During 2014, interest rates dropped and remained at record lows. The Reserve Bank has suggested that they will begin to raise them this year, but many financial advisors have predicted that they will stay the same. So what will 2015 really bring for interest rates?
The Official Cash Rate, currently 3.5%, is set by the Reserve Bank in order to help control inflationary pressures. With the desired rate of inflation between 1-3%, any great rise or fall sets in motion a change of the OCR, which has a flow on effect on our interest rates.
Interest rates predicted to remain the same
The quarter to December saw inflation drop to 0.8% due to a reduction in fuel and some food prices. Because of this, some financial advisors are suggesting that the Reserve Bank will not alter the OCR during 2015, meaning that interest rates will remain the same. In fact, Westpac Chief Economist Dominick Stevens suggests that the OCR will remain the same until March 2016.
But the question asked by some, will the OCR be lowered in order to help boost the economy and our very low level of inflation? Mr Stevens believes that the Reserve Bank will state that the low level of inflation is transitory due to extreme one off low fuel prices and in fact the booming house price issues and population growth will soon see inflation begin to rise again.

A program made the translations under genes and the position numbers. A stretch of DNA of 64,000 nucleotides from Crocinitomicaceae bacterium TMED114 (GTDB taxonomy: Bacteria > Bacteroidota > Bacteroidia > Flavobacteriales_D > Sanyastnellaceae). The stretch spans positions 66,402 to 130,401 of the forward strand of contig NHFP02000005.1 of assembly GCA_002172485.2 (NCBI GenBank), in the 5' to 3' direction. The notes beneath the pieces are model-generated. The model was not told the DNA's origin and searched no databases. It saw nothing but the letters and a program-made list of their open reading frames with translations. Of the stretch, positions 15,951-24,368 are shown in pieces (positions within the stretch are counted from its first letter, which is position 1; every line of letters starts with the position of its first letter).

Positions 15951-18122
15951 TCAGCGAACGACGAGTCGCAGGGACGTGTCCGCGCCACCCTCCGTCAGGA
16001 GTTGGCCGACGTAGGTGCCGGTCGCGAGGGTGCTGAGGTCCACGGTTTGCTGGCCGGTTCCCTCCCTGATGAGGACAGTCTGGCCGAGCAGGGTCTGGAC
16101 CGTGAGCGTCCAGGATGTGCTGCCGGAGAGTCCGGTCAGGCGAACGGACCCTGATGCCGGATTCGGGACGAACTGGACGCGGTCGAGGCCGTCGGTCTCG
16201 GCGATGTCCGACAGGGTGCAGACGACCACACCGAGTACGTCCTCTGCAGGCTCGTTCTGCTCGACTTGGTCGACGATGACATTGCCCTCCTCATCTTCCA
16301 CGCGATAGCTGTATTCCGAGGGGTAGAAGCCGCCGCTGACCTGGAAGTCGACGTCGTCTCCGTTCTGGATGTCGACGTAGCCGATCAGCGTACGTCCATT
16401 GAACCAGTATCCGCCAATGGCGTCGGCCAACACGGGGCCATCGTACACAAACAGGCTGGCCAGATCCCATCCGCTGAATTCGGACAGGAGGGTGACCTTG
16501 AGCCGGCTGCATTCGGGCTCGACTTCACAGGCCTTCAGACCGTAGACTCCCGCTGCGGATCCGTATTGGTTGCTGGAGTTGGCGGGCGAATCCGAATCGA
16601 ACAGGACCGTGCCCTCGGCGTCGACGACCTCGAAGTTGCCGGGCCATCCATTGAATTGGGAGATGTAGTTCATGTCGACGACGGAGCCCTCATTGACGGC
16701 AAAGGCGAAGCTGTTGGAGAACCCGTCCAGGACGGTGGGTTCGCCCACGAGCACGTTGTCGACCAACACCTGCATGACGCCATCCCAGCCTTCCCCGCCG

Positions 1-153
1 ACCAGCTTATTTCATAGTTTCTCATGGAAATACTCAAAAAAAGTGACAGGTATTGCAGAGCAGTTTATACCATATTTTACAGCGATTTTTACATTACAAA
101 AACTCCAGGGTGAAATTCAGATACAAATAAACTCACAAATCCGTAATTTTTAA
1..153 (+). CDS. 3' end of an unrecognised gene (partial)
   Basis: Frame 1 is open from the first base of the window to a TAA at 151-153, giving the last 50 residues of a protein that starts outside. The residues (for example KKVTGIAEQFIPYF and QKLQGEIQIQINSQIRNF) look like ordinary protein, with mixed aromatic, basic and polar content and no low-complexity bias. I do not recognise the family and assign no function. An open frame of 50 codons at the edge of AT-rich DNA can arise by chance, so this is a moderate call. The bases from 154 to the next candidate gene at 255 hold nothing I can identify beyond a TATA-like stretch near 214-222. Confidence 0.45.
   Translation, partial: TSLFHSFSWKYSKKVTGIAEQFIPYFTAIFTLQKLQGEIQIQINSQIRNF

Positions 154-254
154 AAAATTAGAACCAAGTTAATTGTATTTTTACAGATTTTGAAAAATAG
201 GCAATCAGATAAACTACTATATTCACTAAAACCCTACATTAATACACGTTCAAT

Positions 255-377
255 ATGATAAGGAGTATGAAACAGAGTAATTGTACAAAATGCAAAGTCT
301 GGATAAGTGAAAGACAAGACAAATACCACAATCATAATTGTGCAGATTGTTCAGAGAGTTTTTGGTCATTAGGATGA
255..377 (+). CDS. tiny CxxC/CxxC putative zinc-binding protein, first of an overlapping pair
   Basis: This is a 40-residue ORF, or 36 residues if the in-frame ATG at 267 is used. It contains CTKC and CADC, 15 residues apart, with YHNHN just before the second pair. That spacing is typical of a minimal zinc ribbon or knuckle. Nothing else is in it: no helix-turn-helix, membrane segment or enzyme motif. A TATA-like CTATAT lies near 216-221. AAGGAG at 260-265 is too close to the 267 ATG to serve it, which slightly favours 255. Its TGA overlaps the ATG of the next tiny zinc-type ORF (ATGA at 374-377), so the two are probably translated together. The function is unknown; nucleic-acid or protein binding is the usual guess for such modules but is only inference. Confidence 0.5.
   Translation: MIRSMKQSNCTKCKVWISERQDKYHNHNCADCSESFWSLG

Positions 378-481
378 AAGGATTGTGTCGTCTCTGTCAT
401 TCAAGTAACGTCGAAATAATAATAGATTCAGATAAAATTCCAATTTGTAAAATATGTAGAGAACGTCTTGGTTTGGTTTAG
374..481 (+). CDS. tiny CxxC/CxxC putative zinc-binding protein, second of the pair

Will there be an interest rate war?
On the other hand though, some financial advisors have suggested that even if the OCR remains the same, there will be a significant lowering of interest rates around the country. Mortgage lenders are currently battling for new business with cash incentives and low long term fixed interest rates being offered.
Already the five year fixed term battle is heating up, with rates between 5.5% and 5.95 fixed for five years being offered by some major banks. But at this stage it looks as though the shorter fixed term rates will not be lowered further, as the rate banks borrow money at has not dropped enough.